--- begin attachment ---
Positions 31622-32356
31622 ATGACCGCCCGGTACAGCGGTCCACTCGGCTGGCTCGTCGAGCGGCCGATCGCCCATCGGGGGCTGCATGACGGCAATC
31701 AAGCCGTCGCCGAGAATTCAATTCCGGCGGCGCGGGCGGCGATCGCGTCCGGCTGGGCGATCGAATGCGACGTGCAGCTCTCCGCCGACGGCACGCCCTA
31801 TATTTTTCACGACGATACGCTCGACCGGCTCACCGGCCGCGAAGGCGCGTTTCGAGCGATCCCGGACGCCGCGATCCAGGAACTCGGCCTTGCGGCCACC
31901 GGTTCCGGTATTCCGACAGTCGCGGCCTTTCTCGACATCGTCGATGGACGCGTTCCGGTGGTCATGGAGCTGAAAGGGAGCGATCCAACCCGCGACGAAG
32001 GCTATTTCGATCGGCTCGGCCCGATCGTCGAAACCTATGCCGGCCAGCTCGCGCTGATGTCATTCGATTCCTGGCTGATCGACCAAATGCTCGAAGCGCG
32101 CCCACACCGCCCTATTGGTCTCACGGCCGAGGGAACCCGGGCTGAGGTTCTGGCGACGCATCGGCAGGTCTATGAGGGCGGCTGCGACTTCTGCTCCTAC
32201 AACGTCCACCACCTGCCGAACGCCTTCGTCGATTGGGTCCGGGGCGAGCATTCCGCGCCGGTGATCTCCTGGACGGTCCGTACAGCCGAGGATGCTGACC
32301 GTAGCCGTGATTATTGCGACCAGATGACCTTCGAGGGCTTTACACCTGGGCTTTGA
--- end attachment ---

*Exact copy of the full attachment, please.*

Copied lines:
Positions 31622-32356
31622 ATGACCGCCCGGTACAGCGGTCCACTCGGCTGGCTCGTCGAGCGGCCGATCGCCCATCGGGGGCTGCATGACGGCAATC
31701 AAGCCGTCGCCGAGAATTCAATTCCGGCGGCGCGGGCGGCGATCGCGTCCGGCTGGGCGATCGAATGCGACGTGCAGCTCTCCGCCGACGGCACGCCCTA
31801 TATTTTTCACGACGATACGCTCGACCGGCTCACCGGCCGCGAAGGCGCGTTTCGAGCGATCCCGGACGCCGCGATCCAGGAACTCGGCCTTGCGGCCACC
31901 GGTTCCGGTATTCCGACAGTCGCGGCCTTTCTCGACATCGTCGATGGACGCGTTCCGGTGGTCATGGAGCTGAAAGGGAGCGATCCAACCCGCGACGAAG
32001 GCTATTTCGATCGGCTCGGCCCGATCGTCGAAACCTATGCCGGCCAGCTCGCGCTGATGTCATTCGATTCCTGGCTGATCGACCAAATGCTCGAAGCGCG
32101 CCCACACCGCCCTATTGGTCTCACGGCCGAGGGAACCCGGGCTGAGGTTCTGGCGACGCATCGGCAGGTCTATGAGGGCGGCTGCGACTTCTGCTCCTAC
32201 AACGTCCACCACCTGCCGAACGCCTTCGTCGATTGGGTCCGGGGCGAGCATTCCGCGCCGGTGATCTCCTGGACGGTCCGTACAGCCGAGGATGCTGACC
32301 GTAGCCGTGATTATTGCGACCAGATGACCTTCGAGGGCTTTACACCTGGGCTTTGA